Bitcoin maximalists hate the majority of altcoins that get listed on coinmarketcap. However, this hatred doesn’t always extend to Litecoin. This is because this currency has been amongst the top 10 currencies for the last 8 years since it was created under the guidance of Charlie Lee.
Lee sold off the LTC that he had ownership over back in December of 2017. It was precisely at this time that the price of LTC had breached the $365 mark. His purpose of initiating the sell-off has been questioned various times, and the answer his simple: he exploited an opportunity that was presented to him.
This year, the hashrate fell following the halving event in August. The lack of activity from developers has also been a topic of discussion in the past. Charlie took to Twitter so as to encourage LTC HODLers. He apologized for the slow progress and promised to keep upgrading the network.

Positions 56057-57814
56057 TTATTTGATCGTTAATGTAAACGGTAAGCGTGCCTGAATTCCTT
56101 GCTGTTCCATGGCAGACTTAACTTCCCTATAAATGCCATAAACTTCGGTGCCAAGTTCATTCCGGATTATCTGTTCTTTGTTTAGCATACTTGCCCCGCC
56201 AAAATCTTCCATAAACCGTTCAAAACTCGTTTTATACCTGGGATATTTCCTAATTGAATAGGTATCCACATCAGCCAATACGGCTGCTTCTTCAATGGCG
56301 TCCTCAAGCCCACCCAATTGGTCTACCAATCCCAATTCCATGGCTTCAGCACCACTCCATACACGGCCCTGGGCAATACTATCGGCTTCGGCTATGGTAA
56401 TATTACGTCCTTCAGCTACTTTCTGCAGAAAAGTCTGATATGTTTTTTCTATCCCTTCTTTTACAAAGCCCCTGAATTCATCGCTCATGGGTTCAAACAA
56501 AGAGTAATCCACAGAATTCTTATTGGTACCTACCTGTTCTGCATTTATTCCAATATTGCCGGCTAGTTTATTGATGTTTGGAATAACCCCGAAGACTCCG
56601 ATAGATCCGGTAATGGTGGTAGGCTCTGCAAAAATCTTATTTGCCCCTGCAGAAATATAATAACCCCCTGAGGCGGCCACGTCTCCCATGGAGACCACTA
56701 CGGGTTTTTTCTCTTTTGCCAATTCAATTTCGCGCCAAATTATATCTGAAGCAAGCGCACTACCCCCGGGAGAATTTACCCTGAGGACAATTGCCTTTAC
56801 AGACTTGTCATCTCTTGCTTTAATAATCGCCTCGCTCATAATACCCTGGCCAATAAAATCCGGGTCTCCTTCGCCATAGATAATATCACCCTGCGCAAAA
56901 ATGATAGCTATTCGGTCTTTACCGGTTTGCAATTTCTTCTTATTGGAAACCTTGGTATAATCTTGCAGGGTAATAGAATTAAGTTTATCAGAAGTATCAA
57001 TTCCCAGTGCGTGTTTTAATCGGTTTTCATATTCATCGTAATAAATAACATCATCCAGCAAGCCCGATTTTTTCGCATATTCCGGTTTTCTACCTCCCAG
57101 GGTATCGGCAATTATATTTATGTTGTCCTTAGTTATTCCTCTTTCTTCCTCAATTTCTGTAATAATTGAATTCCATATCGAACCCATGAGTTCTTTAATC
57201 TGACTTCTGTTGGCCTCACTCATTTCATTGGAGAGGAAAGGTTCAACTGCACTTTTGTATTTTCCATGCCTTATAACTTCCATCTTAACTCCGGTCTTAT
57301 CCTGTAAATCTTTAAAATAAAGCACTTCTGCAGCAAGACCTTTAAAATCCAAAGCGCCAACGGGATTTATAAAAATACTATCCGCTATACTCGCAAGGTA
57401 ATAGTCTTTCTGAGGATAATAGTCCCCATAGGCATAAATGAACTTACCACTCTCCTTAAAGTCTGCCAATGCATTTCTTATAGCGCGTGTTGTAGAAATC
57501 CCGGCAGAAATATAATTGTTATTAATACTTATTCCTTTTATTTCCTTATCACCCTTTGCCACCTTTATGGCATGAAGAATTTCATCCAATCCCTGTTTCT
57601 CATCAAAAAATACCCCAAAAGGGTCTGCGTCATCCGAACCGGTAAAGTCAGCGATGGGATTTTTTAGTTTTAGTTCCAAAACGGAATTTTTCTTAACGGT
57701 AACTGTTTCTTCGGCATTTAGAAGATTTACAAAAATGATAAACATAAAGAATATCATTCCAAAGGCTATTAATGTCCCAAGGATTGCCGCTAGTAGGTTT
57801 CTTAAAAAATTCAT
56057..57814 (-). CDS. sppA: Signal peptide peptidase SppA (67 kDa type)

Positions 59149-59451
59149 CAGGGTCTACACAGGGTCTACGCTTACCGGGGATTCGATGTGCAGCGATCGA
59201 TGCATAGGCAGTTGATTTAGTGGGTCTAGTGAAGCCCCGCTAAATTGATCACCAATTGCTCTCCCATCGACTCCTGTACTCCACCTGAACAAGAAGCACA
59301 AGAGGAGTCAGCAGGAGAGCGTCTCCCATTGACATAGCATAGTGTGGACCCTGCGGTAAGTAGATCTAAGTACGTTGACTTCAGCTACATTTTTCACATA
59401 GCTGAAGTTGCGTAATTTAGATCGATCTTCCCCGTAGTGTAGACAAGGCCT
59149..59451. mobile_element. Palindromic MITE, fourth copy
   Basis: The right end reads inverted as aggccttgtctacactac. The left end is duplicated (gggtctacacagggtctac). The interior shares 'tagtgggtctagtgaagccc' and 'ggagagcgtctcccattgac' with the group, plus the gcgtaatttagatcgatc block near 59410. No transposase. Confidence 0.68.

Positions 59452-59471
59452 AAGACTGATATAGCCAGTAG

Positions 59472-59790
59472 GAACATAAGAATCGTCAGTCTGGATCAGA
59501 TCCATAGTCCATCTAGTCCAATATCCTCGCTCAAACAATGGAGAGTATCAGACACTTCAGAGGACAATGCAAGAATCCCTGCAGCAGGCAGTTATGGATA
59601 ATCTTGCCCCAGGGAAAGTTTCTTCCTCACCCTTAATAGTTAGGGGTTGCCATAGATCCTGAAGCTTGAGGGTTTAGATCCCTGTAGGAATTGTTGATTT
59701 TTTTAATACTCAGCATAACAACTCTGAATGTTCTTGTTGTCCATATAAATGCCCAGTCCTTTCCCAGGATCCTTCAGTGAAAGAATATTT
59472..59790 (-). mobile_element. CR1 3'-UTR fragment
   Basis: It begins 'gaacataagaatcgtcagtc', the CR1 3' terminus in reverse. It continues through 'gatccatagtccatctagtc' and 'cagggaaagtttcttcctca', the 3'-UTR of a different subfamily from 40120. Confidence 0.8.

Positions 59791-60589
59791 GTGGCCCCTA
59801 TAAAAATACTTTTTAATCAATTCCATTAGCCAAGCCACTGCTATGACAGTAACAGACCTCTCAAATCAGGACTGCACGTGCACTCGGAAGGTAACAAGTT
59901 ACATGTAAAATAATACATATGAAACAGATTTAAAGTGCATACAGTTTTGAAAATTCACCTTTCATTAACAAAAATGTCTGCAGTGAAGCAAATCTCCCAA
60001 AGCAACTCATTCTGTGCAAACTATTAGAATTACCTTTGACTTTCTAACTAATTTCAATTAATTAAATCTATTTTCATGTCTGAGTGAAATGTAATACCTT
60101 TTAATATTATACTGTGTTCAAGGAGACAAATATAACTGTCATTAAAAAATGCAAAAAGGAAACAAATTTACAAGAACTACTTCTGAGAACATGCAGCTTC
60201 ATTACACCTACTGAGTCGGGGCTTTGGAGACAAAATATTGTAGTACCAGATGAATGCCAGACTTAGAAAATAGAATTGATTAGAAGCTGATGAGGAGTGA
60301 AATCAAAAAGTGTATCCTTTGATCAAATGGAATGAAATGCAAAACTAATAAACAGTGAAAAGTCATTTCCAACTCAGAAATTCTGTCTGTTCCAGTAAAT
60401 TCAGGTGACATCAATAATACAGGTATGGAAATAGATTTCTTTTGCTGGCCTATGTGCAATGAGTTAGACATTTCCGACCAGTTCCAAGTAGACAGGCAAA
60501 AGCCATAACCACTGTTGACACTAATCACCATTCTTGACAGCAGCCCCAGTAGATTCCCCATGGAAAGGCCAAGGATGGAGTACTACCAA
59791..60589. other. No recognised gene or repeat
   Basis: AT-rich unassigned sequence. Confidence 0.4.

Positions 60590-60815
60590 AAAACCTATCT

Mining LTC is a simpler process in comparison to BTC. However, Scrypt was used [instead of SHA-256] in order to prevent centralization; after a while, Bitmain and other companies rolled out apt miners for LTC. Thus, things didn’t work out according to Lee’s plans.
Most stores which accept BTC transfers as a tool of payment welcome LTC transactions too. Scalability and fungibility are both matters which should be addressed. If you live in a nation where electricity is affordable, you can relax and purchase a machine to mine LTC tokens. Litecoin is here to stay.
Litecoin sank to #6 after Tether outstripped it [in terms of value] in the market. It is presently occupied in the red zone, and LTC dove at a rate of 4.24% in the course of the past 24-hours. This brought it all way down to $63.34. The trading volume recorded is $3.036 billion, whereas the supply has 63,143,487 LTC coins involved. As of this moment, the total market cap of Litecoin stands at $3.999 billion.